Take-Two CEO Not Convinced VR Will Be Powerful Technology for Entertainment; “Excited” for Switch

Alessio Palumbo

You might remember that exactly one year ago, Take-Two's Chairman & CEO Strauss Zelnick openly expressed his doubts regarding the Virtual Reality games market during the 44th Cowen and Company Annual Technology, Media & Telecom Conference.

Yesterday, Zelnick once again talked about this very topic in the very same venue.

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It's developing exactly as I expected [laughing]. Look, so far there's not a significant entertainment market for VR software, I think that's a factual statement. We have put out some VR games, sold some units, we put out the NBA2K VR experience. If VR develops as a meaningful entertainment platform, we'll be there with our IPs and our teams would be really excited to do very cool developments.

To be clear, there's no shortage of passion to do something about it. I do think there are limitations. I do believe VR is a very powerful technology for medical and military uses; I am not convinced yet it will be a powerful technology for entertainment uses.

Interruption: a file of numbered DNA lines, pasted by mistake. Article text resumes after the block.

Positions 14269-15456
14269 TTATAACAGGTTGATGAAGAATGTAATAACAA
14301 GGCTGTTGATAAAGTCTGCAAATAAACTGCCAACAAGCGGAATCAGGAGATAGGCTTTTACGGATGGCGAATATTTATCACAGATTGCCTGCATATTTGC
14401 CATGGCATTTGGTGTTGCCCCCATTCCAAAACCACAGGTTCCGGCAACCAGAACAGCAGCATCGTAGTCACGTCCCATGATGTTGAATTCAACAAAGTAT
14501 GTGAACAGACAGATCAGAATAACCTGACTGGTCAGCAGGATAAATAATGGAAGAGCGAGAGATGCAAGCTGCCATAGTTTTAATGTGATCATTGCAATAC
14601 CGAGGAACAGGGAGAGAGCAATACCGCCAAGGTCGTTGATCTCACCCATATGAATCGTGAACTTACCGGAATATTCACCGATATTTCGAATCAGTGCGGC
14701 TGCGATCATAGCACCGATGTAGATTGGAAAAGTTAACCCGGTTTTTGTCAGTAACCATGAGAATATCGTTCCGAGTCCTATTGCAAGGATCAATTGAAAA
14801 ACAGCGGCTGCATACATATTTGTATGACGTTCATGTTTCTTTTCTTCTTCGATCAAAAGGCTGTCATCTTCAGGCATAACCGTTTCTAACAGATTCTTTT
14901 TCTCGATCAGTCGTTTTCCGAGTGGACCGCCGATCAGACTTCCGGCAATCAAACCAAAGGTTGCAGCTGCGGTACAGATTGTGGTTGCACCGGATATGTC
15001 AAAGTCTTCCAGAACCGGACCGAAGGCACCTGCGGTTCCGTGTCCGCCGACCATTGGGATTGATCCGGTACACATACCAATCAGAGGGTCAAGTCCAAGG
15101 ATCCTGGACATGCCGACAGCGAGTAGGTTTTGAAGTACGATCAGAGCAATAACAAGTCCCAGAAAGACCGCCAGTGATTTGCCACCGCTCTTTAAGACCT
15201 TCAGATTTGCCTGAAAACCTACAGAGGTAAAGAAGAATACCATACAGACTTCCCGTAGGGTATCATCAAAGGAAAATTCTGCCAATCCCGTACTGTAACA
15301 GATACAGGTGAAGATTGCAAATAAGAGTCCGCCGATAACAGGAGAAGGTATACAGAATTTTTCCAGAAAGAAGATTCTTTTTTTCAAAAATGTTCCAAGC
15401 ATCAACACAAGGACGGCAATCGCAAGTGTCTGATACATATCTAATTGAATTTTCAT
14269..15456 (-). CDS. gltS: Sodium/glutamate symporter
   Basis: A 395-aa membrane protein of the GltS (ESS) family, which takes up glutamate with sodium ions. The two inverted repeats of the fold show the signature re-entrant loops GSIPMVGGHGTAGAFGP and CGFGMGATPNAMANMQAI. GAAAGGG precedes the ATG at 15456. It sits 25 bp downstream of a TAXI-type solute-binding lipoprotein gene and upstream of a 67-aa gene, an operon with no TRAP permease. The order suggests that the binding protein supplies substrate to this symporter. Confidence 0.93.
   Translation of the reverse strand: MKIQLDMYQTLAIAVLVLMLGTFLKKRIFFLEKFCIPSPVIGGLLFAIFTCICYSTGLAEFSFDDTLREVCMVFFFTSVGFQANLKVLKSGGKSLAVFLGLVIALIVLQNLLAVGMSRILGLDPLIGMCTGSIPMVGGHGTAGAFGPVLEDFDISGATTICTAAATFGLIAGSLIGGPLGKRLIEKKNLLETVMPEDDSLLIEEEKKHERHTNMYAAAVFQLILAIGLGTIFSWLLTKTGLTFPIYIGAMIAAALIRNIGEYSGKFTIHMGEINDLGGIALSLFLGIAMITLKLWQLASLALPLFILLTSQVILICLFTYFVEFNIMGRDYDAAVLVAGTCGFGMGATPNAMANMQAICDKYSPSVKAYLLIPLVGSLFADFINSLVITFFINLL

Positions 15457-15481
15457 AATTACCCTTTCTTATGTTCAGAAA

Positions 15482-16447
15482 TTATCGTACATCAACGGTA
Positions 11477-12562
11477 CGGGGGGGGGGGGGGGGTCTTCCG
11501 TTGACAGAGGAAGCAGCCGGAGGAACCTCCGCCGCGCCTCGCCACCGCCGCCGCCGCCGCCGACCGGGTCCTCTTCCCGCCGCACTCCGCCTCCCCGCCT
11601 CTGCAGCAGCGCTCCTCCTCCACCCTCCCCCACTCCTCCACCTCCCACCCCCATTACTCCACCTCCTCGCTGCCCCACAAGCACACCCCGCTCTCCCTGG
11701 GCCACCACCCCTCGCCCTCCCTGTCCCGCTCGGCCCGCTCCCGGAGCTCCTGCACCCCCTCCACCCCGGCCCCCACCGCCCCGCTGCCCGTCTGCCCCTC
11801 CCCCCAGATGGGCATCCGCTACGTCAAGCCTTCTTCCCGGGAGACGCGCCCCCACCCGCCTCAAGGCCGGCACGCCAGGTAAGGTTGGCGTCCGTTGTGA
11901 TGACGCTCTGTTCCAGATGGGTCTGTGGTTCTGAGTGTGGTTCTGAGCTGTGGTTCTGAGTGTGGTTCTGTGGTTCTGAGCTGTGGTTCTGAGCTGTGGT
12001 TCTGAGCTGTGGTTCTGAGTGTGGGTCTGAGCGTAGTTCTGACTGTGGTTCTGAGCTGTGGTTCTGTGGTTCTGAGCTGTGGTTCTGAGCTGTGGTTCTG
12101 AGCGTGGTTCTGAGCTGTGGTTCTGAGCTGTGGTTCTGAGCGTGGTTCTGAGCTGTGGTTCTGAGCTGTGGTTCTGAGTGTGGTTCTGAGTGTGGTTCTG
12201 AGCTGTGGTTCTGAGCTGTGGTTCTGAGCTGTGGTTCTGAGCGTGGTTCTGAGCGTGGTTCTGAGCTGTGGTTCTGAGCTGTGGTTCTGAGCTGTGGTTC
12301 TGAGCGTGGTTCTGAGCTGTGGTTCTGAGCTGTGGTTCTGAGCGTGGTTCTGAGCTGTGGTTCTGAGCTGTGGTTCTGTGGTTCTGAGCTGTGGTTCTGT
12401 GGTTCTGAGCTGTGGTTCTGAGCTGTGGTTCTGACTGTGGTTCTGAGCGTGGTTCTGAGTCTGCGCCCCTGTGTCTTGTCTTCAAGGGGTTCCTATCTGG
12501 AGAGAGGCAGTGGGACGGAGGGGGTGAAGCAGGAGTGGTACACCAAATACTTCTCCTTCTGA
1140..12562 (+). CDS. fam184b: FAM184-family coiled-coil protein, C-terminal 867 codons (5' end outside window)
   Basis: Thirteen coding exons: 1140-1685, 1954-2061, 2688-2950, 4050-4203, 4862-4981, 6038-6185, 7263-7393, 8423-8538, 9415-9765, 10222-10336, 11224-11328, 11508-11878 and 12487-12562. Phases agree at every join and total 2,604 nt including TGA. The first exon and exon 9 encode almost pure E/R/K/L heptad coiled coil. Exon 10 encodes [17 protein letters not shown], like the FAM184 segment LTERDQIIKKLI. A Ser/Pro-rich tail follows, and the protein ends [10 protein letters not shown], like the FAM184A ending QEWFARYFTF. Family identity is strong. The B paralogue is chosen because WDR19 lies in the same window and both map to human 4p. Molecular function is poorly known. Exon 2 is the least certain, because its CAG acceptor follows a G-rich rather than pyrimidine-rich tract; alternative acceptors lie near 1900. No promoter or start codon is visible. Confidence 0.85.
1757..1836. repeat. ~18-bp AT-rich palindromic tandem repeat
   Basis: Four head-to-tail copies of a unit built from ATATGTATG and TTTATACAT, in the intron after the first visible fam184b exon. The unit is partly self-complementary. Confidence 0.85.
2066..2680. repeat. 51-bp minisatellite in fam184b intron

Truth to be said, now that the Oculus Rift, HTC Vive and PlayStation VR devices are all available, VR adoption is going much slower than many estimates had predicted. Like Zelnick said, there are still too many limitations in place for the time being.

Take Two's Chairman & CEO also expressed the company's significant interest in the Nintendo Switch console, though he mentioned that only select titles will appear on the platform, probably because the others would have to be significantly reworked to run on the hardware.

We're there front and center, we have NBA 2K coming for the Switch. We consider ourselves to be in a very important partnership with Nintendo. We believe in it, it's been a very successful launch. It remains to be seen how it does [going forward], but we're excited about it and assuming there's an install base, we'll be there. Not with all of our titles, but selectively.

Another topic touched by Zelnick was "recurring consumer spending", also known as microtransactions. According to him, the industry as a whole is "under-monetizing on a per-user basis", which is something Take-Two will try to improve upon without breaching the company's "ethical approach" to microtransactions.

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